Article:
A student answered, "yes, he will."
The Buddha then asked, "if he gets shot by a second arrow, will he experience more pain?"
The student said, "yes, he will."
To this the Buddha replied, "the first arrow is unavoidable; the second arrow is optional."

The first arrow is the weather, outside or inside.  The second arrow is our response.  We don't get to choose the first arrow, but the second is under our control.  Or, as Victor Frankl said, "in between the stimulus and the response there is a space, and in that space lies our freedom and our power".

How do we exercise this freedom and power?  Through the gift of awareness.  

If I stub a toe, or injure the body, I don't get to choose the body's painful experience.  However, through awareness I can choose how my respond to it.  

When you get cut-off while driving, and must swerve to avoid an accident, you will have an emotional reaction - fear or anger.  The emotion is automatic, part of life's survival mechanism.  You can't choose the emotion. Your response, though, is up to you.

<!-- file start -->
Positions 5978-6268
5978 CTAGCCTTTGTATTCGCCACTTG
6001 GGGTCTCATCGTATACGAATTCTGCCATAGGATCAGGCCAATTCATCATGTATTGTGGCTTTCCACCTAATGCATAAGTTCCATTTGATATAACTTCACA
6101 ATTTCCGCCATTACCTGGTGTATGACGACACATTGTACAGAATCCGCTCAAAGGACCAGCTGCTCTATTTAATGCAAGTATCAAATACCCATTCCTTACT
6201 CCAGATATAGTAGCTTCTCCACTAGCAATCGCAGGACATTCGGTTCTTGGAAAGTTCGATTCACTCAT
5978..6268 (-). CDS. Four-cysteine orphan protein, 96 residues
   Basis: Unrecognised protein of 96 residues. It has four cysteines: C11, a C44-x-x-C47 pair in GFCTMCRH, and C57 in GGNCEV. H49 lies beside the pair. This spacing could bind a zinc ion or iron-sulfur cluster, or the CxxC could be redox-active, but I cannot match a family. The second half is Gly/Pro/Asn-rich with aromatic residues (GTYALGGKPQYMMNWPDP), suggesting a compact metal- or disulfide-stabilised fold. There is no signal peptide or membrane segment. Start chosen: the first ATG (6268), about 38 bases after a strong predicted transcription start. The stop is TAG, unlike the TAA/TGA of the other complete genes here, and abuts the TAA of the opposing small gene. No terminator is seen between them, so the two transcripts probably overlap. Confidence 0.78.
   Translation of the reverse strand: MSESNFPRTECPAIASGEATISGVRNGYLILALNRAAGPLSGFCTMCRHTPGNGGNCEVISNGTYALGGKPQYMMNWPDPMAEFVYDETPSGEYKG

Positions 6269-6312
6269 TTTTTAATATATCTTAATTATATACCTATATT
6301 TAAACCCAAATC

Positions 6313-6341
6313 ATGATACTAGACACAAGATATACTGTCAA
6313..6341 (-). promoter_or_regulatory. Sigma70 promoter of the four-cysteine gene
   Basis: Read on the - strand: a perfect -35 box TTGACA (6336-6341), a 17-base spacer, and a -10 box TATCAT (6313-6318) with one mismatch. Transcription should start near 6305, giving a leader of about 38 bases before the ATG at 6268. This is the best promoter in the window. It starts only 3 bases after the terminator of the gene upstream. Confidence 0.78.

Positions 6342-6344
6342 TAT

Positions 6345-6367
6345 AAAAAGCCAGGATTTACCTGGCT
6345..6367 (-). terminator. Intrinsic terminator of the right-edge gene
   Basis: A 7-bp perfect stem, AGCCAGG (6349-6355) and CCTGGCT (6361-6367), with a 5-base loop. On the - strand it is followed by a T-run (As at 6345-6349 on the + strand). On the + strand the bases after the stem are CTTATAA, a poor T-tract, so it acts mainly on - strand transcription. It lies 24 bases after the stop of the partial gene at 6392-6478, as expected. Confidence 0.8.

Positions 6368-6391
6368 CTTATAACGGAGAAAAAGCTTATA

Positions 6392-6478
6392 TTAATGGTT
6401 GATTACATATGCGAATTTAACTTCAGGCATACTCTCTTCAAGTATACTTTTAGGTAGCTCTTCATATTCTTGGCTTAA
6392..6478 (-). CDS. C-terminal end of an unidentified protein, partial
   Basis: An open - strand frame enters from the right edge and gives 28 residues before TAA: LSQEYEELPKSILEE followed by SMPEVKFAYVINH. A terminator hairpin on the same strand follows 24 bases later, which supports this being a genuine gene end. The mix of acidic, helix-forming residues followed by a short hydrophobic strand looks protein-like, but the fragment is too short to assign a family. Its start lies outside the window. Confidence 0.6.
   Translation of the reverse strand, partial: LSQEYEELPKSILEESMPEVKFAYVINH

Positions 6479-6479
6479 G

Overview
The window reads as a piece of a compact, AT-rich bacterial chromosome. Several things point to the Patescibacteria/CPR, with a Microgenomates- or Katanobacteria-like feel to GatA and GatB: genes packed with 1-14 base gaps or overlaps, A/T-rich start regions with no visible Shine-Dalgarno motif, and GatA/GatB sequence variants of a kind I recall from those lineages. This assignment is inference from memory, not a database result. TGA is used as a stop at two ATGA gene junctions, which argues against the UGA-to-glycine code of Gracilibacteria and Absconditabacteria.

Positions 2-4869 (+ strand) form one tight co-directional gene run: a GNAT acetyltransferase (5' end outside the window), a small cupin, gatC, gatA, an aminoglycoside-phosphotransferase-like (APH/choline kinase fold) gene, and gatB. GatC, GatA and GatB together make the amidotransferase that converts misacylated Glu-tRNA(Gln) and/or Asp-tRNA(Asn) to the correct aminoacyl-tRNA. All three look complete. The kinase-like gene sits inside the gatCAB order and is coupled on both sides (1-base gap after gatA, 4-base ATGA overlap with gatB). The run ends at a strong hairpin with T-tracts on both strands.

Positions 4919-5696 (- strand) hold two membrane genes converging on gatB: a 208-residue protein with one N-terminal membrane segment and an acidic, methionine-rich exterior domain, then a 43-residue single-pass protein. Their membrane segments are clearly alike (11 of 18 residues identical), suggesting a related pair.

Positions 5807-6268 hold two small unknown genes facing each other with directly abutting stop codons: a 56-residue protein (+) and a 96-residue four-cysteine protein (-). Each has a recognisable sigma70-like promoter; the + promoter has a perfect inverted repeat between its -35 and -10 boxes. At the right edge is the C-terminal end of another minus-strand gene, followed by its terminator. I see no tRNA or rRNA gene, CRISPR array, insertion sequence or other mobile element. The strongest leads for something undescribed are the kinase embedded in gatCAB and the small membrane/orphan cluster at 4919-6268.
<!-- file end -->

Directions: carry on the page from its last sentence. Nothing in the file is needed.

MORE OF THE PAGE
Thoughts come into the mind space as a result of many complex conditioning factors from our early life, the culture we live in, and thousands of years of human evolution, all of which is beyond our control.  When we are centered in awareness beyond the limits of thought, we don't choose what thoughts come to us, but we can choose what thoughts we dwell on, and what we let go of.  We can choose thoughts that empower us, and let go of thoughts that limit us.  We can also decide what ideas we expose ourselves to, and surround ourselves with a thought-environment that is nurturing and supportive.  The best news is that, with practice, the gift of awareness allows us to change the conditioning, which, in turn, changes the thoughts that come to us.  Through our practice we can change the inner weather.

Embrace the gift of awareness, the limitless expression of being yourself.  Centered in awareness beyond thought, you come to know that the inner and outer worlds are not separate, but one.  The distinction exists only in thought.  Being whole, you realize that what happens is just the weather, and you can choose how you respond.  And you know that, through awareness, you can change the weather, too.